2015 Oddero Barolo Classico DOCG 375mL

$34

Ships today if ordered within 3 hrs 48 mins

“Ernest Hemingway drank Valpolicella because he was around Venice, and in those days the Oddero brothers of La Morra couldn’t get their wines to him. But if he’d known Oddero Barolo he would not have turned to the liquor which ultimately killed him.” – Brera, Gianni. “L’accademia Di Brera.” La Repubblica, 12 Dec. 1986

Hints of black plum, dried eucalyptus flower, truffles and licorice. The palate is full with round tannins, good acidity and a hint of herbal spice and leather on the finish. Open 30 minutes before drinking.

    Pairs with
    2015
  • WS 93
  • JS 92

In Stock At our temperature controlled facility in Costa Mesa, CA

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ODDERO
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Oddero | Barolo, Piedmont

Poderi e Cantine Oddero is a historical name among Barolo producers. The winery’s roots go back to the end of the 18th century when their ancestors began to make wine under their own name. The wine cellars, located in the frazione Santa Maria of La Morra, are raised up on a natural terrace and overlook the hills of the Langhe. Immersed in a sea of beautifully tended vineyards, their winery cultivates 35 hectares of the best crus of the Langhe and Asti territories to make some of Piedmont’s most renown wines: Barolo, Barbaresco, Langhe Nebbiolo, Dolcetto d’Alba, Barbera d’Alba, Barbera d’Asti, and Moscato.

The total surface area of Oddero vineyard property is about 35 hectares, of which 16.5 are cultivated with Nebbiolo for making Barolo and Barbaresco. The family property also includes about 6 hectares of hazelnut trees, the prized Nocciola Piemonte IGP of the Langhe. The new Production Regulations (Disciplinari di Produzione) for Barolo and Barbaresco officially include the codifications for “Menzioni Geografiche Aggiuntive.” These are geographical areas that are particularly prized for Nebbiolo cultivation. Several of the Oddero winery’s historical vineyard properties enter into this designation, and the names have been used since the 1980s on the labels of our Barolo and Barbaresco wines.

Since 2008 we have started to experiment with organic practices of running our vineyards. The first step was to completely eliminate the chemical weed control and mechanically control the weeds on the row of vine stocks, in all our vineyards.

Today all our Nebbiolo, Barbera and Dolcetto vineyards are certified organic (Valoritalia IT BIO 015), while our Moscato and Riesling vineyards are sustainably managed.

“Traditional knowledge and modern production techniques. Tenacity, patience, and respect for our territory and its raw materials. Making wine means attending to every last detail, from winter to spring pruning, from thinning to harvest, from pressing to fermentation and a long aging time. Quality reveals itself in the details.”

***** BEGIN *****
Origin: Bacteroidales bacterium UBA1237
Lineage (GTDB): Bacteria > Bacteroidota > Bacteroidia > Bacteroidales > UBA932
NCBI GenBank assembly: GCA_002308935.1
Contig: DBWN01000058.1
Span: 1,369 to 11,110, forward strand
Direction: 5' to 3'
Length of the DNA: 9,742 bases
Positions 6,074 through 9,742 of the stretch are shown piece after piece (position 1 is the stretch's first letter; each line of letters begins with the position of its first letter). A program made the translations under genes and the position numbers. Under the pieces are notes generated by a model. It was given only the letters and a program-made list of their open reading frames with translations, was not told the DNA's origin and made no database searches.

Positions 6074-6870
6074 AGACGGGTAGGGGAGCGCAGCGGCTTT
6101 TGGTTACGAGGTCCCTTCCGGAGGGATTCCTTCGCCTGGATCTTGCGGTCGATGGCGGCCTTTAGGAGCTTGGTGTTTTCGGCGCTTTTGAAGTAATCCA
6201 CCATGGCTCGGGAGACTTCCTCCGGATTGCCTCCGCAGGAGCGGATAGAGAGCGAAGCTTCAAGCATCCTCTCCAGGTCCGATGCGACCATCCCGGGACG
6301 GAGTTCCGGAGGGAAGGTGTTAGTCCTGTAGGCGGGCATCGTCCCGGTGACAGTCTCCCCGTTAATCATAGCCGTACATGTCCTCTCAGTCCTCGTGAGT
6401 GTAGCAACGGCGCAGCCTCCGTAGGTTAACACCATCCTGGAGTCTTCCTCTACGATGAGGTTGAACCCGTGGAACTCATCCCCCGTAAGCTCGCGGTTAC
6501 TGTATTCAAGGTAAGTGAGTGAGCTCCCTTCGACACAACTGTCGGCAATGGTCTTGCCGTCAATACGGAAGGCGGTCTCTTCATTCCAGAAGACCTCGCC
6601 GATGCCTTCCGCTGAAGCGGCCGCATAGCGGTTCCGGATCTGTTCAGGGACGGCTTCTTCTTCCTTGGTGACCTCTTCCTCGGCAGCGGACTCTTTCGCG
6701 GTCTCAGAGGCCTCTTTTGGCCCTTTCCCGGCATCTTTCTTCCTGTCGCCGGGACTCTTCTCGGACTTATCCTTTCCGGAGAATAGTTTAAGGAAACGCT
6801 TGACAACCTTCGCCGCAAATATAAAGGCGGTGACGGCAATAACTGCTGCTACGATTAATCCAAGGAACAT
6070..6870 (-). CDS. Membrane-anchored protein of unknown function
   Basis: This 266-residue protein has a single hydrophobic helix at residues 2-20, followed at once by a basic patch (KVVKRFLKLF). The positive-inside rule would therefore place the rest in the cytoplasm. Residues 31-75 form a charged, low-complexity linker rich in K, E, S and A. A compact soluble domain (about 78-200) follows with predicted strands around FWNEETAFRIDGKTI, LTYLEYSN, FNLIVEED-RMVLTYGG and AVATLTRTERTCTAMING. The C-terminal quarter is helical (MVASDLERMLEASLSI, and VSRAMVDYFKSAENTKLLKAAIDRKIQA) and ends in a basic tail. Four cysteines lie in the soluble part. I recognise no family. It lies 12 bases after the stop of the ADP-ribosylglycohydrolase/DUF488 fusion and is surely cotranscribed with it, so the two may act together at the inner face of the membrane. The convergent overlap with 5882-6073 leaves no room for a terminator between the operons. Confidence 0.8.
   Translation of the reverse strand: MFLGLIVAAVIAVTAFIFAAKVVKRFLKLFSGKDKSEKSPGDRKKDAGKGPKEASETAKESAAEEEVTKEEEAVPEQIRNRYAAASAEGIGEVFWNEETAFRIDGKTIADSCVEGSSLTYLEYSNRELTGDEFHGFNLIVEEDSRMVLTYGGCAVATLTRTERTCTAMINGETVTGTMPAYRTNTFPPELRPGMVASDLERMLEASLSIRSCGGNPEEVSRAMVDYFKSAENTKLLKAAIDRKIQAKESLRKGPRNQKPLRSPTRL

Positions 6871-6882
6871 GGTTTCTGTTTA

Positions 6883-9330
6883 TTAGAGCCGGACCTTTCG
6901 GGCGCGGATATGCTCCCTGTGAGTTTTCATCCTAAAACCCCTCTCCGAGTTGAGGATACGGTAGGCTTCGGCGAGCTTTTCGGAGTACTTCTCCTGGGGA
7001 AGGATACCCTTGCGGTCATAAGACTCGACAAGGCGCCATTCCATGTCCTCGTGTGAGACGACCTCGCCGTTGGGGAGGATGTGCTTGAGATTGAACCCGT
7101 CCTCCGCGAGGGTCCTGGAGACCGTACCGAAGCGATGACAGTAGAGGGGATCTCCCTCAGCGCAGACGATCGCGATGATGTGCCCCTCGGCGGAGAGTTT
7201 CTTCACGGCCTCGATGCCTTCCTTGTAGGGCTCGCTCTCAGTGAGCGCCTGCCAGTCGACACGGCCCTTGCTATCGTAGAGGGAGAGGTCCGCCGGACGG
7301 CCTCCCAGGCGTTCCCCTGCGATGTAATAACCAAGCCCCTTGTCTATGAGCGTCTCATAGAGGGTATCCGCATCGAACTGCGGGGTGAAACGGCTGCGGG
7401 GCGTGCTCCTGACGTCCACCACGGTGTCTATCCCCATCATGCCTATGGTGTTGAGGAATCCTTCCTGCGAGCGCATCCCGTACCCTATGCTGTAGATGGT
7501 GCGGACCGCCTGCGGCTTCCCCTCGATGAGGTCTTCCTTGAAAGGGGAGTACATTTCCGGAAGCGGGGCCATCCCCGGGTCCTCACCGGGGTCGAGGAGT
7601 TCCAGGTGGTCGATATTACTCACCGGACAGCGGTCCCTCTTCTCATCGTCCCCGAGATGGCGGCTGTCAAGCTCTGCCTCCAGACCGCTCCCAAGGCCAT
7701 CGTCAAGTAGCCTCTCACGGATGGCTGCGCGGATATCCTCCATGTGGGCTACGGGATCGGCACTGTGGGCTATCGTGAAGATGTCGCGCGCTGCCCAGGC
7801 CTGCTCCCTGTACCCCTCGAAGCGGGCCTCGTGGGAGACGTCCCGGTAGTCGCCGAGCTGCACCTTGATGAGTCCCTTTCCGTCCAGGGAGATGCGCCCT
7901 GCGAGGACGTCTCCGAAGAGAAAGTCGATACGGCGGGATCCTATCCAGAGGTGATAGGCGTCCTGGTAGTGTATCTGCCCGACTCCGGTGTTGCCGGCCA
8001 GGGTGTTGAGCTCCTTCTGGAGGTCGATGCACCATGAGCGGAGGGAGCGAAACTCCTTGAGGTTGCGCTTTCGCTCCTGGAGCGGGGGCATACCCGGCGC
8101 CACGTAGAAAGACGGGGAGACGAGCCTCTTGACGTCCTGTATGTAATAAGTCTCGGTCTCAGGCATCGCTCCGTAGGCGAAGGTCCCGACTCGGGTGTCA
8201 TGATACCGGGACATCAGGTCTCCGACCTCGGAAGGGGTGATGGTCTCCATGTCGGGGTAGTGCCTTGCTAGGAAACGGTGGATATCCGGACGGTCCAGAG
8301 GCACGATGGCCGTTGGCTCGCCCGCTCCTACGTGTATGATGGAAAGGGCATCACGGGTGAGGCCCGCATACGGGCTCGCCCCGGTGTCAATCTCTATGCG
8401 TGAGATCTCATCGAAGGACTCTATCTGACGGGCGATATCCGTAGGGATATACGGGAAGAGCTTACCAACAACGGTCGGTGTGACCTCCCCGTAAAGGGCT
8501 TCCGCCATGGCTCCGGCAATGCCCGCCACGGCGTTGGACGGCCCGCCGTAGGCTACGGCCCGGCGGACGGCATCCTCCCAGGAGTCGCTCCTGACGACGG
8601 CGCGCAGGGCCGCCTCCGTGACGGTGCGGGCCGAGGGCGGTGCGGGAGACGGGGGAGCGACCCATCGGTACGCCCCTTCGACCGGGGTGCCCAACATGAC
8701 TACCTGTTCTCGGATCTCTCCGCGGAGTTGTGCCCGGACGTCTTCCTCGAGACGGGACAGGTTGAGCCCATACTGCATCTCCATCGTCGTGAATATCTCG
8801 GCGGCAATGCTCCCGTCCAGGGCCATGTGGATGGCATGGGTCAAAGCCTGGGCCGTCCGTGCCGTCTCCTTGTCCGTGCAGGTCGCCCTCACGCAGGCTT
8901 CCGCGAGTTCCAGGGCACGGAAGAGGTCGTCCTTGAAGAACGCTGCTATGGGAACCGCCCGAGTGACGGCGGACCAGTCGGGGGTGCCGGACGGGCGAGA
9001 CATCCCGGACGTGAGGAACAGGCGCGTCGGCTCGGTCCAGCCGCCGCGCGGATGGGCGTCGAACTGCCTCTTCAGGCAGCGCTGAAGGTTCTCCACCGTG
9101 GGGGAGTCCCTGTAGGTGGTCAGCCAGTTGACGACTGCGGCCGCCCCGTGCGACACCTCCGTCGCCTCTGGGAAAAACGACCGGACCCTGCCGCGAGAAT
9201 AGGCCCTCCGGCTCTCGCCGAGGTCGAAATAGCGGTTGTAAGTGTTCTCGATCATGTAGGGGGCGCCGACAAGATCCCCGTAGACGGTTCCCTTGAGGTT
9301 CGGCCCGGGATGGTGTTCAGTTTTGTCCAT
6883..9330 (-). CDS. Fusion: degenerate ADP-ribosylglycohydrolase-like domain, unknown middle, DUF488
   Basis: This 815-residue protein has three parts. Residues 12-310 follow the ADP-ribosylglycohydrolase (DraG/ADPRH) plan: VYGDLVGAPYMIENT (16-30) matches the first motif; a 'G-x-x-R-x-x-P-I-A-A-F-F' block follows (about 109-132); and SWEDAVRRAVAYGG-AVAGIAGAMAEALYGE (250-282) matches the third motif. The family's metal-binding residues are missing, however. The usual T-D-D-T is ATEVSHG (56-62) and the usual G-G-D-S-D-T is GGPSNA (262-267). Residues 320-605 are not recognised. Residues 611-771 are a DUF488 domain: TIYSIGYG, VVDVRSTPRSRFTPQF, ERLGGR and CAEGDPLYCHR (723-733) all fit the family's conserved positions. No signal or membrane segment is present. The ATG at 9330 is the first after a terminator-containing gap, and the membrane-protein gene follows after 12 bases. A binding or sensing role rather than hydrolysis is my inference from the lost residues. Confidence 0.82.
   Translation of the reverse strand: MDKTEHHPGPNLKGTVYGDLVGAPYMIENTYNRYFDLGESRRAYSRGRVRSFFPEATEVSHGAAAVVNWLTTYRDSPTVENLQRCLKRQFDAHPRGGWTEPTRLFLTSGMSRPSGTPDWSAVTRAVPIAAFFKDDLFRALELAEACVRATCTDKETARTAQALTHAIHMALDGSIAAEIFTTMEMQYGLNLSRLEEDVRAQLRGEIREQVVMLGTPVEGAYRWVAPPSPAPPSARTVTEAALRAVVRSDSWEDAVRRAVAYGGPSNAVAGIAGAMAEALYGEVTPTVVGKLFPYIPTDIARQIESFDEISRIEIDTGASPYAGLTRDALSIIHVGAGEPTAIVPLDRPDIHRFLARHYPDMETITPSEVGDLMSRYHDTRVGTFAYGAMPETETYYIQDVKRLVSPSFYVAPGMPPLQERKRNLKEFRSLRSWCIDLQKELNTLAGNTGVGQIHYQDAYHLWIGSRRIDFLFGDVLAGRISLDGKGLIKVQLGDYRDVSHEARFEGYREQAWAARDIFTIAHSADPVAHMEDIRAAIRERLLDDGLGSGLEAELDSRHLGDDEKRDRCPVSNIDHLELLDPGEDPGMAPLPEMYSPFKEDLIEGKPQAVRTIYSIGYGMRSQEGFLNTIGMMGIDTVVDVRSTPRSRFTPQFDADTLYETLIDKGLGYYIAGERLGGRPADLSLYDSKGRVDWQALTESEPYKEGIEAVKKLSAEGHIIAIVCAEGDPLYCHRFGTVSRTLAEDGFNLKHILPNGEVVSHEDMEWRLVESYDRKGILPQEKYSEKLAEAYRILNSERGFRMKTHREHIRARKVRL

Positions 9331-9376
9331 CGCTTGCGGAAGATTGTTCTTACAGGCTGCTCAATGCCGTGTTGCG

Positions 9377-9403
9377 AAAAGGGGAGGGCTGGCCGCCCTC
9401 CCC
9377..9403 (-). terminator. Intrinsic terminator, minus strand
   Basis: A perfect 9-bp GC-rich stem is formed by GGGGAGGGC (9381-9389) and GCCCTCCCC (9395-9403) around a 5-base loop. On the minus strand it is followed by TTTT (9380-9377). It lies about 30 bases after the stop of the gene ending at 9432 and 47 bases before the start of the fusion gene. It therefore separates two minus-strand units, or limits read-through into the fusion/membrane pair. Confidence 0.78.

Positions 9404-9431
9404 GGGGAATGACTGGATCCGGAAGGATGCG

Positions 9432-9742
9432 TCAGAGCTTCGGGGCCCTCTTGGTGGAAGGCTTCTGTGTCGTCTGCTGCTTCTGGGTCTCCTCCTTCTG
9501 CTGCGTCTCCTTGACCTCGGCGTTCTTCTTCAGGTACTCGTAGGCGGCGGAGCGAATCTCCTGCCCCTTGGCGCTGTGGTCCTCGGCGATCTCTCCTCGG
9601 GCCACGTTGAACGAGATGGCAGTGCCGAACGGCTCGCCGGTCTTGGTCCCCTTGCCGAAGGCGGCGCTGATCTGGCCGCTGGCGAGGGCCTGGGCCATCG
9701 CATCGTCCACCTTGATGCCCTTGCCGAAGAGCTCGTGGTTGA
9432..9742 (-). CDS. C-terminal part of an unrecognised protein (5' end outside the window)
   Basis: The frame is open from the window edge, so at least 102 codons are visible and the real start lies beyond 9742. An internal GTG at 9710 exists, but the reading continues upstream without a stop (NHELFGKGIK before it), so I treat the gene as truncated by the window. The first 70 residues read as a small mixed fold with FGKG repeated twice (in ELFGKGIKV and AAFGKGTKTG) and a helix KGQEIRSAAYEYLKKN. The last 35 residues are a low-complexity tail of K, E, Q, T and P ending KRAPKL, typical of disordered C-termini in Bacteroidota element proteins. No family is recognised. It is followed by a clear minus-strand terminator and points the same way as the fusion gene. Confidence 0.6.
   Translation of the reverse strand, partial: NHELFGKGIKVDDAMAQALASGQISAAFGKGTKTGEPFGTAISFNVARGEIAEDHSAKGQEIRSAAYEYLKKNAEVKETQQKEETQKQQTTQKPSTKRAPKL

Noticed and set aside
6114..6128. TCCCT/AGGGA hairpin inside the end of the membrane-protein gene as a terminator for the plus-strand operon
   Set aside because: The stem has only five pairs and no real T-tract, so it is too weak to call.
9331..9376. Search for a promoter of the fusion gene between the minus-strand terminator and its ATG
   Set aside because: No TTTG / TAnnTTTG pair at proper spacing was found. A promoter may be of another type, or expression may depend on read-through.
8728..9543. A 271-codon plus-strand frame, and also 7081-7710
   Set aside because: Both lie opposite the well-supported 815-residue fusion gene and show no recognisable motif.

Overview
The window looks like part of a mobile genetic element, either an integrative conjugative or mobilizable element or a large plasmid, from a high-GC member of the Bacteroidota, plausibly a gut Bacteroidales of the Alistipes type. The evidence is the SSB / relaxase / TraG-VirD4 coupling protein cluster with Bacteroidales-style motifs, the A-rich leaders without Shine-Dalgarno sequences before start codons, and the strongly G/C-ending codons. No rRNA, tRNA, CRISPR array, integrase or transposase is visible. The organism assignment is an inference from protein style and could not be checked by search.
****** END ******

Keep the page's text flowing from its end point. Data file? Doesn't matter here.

Nebbiolo

Italy’s best kept treasure. Nebbiolo produces some of the greatest wines in the world, but is hardly planted outside of its home country. Famous to Italy’s Piedmont region, look for these twin stars that are 100% Nebbiolo: Barolo and Barbaresco. This renowned grape produces glorious red wine containing complex flavors with high acid and tannin, allowing these babies (in the right hands) to age for years to come. Grab yourself a bottle, or three, and see for yourself what these wines can do!

Barolo, Italy

You’ll often hear Barolo associated with some of Italy’s greatest wines. This is because the wine here is grown at altitudes with south-facing slopes (towards the sunlight) allowing the grapes to ripen slowly developing perfumed aromas, sour cherries, herbs, and floral characteristics. Barolo’s are infamous for being the biggest and boldest of the black variety Nebbiolo. In the best years, Barolo will develop high acidity and high tannin with a full body and the potential to continue to develop its characteristics within the bottle. Many Barolo’s will actually benefit in complexity and structure from further bottle aging. These wines can be sourced from different villages or purely from one village, which would then be stated on the label. The best wines here will come from a single-named vineyard or “cru.” In Barolo DOCG, the primary designated area, the wine must be made entirely from the Nebbiolo grape, spend 18 months in oak, and aged for three years before release. 

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